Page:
urban policy

Pedestrians, Cyclists & Drivers: An Unharmonious Union

A new study further highlights the need for better cooperation between pedestrians, cyclists, and drivers. According to Smart America Growth’s Dangerous By Design, 46,149 people were struck and killed by cars while walking in the United States between 2005 and 2014. Americans were 7.2 times more likely to die as a pedestrian than from a natural disaster. The report also shows that communities of color and people over 65 years old were more likely to be struck because (1) they are less likely to own a vehicle, (2) live in communities with poorly designed or maintained sidewalks and (3) lack access to proper public transit.

While Greater Boston ranks low on the Pedestrian Danger Index (PDI), the city still has many unique pedestrian problems. Unlike most American cities, Boston’s street grid infrastructure wasn’t planned. This dilemma is why there are so many narrow, two-way streets that suddenly become one-way streets. Because the city was founded in 1630, Boston streets are literally designed for just horse and buggy travel.  I have said it here before; the problem also stems from the fact that car-less people are treated like second-class citizens because public transit and infrastructure are viewed as an afterthought and not essential in America’s car-obsessed culture.

Just last month, nine people in Boston were struck by cars in one day! It would be easy to just blame all these problems on cars, but in reality, better cooperation and judgment could also be used by cyclists and pedestrians alike. The two snow storms we had last week highlighted many of these issues that I would like to point out:

Pay attention: Stop looking at your phone when you are driving, walking across the street and even cycling (yes, I see this a lot too). If you have a headset on when you are walking or jogging, make sure the volume is low enough that you can still hear what is going on around you. I usually have a headset on, but I always know what is happening around me. Also, with all the snow banks, it can be hard for drivers to see a pedestrian or cyclist come out of nowhere and cross the street. Always look both ways at least three times and walk out far enough, so drivers see you before crossing.

Sidewalks are for pedestrians only: Yesterday morning as I was walking to the bus stop, I saw three adult cyclists riding ON the sidewalk when there is a dedicated bike lane on this particular road. And then one cyclist decided to suddenly go into the street and go across a moving car without signaling. I’m all for cyclist rights on the road, but you all can’t have it both ways! Cyclists can’t demand the same rights as car drivers while not following basic road rules like turn signaling and stopping at red lights. Adult cyclists should only be allowed on the road. I guess the storm forced them to ride on the sidewalk? In that case, maybe you shouldn’t ride a bike if the roads are impacted. Bikes on sidewalks are just as dangerous to pedestrians because we can be easily struck or clipped if the cyclist doesn’t signal or suddenly rides into the pedestrian’s walking space. It is already hard enough for pedestrians to use sidewalks after snowstorms, which brings me to my next point.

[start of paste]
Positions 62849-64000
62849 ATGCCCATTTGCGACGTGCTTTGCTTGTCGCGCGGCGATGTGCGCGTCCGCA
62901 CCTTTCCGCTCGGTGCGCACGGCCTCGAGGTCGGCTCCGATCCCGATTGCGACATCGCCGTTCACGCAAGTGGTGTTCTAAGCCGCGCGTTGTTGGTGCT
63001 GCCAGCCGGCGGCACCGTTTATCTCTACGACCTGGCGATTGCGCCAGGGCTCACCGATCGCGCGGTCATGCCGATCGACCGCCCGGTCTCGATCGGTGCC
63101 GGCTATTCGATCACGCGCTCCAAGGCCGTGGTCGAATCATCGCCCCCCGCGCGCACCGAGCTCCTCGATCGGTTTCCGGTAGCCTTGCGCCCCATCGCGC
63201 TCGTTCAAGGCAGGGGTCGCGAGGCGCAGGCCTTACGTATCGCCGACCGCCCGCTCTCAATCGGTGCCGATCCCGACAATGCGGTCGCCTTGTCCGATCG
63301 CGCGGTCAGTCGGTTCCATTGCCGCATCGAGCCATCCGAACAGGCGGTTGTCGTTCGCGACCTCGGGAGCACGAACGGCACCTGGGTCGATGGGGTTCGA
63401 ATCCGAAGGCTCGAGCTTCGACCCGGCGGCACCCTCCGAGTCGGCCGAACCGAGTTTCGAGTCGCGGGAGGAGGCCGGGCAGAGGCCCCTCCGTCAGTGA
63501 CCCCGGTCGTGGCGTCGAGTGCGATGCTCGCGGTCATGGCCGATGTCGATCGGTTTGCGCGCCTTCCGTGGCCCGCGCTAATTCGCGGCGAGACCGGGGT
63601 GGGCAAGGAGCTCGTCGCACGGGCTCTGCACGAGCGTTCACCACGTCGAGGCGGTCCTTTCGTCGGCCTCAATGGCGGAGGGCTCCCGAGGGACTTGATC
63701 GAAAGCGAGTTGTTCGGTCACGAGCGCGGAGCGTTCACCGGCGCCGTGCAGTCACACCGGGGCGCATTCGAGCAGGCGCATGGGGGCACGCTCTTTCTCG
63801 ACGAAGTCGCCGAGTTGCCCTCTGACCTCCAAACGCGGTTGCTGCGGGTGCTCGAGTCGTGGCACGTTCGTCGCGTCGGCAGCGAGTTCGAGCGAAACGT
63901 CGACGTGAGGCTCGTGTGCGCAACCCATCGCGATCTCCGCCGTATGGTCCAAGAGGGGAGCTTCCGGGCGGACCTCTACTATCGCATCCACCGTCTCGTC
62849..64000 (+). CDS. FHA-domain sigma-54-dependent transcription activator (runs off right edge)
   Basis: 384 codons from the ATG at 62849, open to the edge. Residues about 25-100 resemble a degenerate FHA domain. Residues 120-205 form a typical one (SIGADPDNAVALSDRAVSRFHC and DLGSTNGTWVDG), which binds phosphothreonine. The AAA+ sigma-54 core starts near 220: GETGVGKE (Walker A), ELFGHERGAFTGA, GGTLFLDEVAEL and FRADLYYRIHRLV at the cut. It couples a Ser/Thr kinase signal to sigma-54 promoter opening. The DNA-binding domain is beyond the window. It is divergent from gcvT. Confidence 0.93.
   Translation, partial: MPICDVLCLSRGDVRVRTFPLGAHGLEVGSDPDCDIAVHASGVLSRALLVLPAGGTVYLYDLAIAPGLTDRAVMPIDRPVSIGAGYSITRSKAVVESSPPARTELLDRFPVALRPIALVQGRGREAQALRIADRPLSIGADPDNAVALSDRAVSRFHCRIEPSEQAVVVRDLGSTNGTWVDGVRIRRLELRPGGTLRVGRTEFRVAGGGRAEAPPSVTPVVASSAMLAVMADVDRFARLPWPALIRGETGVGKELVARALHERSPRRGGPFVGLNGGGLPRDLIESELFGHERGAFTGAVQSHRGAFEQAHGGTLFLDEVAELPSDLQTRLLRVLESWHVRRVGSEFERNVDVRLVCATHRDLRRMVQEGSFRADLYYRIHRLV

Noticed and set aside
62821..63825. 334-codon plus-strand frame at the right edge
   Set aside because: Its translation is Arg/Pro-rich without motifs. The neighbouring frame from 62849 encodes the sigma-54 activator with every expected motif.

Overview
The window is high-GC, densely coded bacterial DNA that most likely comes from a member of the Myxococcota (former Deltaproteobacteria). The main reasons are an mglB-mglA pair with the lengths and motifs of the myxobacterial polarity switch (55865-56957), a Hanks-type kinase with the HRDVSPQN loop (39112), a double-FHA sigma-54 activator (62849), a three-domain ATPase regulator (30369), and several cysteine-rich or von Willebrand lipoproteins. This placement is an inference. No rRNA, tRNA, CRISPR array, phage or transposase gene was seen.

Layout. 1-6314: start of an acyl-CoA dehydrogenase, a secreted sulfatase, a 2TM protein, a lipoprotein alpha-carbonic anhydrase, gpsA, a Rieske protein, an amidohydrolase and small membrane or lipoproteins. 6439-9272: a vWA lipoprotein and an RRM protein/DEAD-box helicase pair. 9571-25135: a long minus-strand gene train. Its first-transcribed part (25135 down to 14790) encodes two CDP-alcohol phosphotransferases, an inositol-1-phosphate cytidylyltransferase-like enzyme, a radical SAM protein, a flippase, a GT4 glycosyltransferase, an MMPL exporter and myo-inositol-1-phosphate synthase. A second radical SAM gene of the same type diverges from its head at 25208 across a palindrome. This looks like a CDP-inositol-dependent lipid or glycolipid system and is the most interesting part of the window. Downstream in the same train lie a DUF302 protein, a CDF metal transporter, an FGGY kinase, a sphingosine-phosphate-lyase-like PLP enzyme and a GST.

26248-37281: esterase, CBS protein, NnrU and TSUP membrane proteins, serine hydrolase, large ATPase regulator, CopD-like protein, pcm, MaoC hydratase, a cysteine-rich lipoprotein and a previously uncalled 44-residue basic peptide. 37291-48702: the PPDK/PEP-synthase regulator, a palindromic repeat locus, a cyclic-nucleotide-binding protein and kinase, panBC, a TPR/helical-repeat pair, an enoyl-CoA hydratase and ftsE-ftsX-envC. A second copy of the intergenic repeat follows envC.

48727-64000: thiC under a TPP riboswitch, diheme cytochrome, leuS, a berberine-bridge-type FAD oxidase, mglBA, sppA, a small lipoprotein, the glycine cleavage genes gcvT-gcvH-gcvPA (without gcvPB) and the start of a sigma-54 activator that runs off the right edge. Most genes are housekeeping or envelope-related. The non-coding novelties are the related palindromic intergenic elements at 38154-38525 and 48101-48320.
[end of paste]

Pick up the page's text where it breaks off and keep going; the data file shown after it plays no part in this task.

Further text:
Clear sidewalks and pathways: Car-less people have to walk to places where a bus or a train don’t, so it is important to make sure sidewalks are clear enough for walking. Unfortunately, a lot of homeowners just shovel enough to get to their car.  When the sidewalks aren’t cleared, pedestrians are forced to walk in the streets, where they are more likely to be struck by a vehicle or bicycle. Furthermore, don’t you want your postman or Amazon delivery person to drop off your mail or products? Last year a UPS delivery guy wasn’t able to get to my neighbor’s mailbox because the neighbor didn’t shovel the pathway, so UPS threw the package in the front yard instead. Of course, my neighbor was mad when he found his brand new computer sitting in the snow. I don’t know if UPS is supposed to leave packages like that, but my neighbor could have avoided this if he had shoveled his pathway. I do my best to make sure my sidewalk and pathway are clear enough for easy passage. Sometimes if the snow is too hard or heavy to shovel, I put some rock salt down to at least melt the ice. That way the path is walkable, and no one slips.

Overall, it would make more sense to improve public infrastructure in general for inclement weather that would make everyone’s quality of life better. If there were better quality trains and buses in Boston and the MBTA actually bothered to do its job properly, we could encourage more people to use public transit and ditch cars. If there were fewer cars on the road during storms, there would be fewer traffic accidents, spin-outs, and other safety hazards. If snow removal on sidewalks were enforced better, more people would be able to walk safely. Some people ride bikes year-round, even when snow is on the ground, like a former roommate I had many years ago, so roads need to be clear enough for both cars and bikes.

We all have to cohabitate the same space, so why don’t we cooperate better with each other.  After all, we all have to get somewhere, whether by foot, by car or by bike.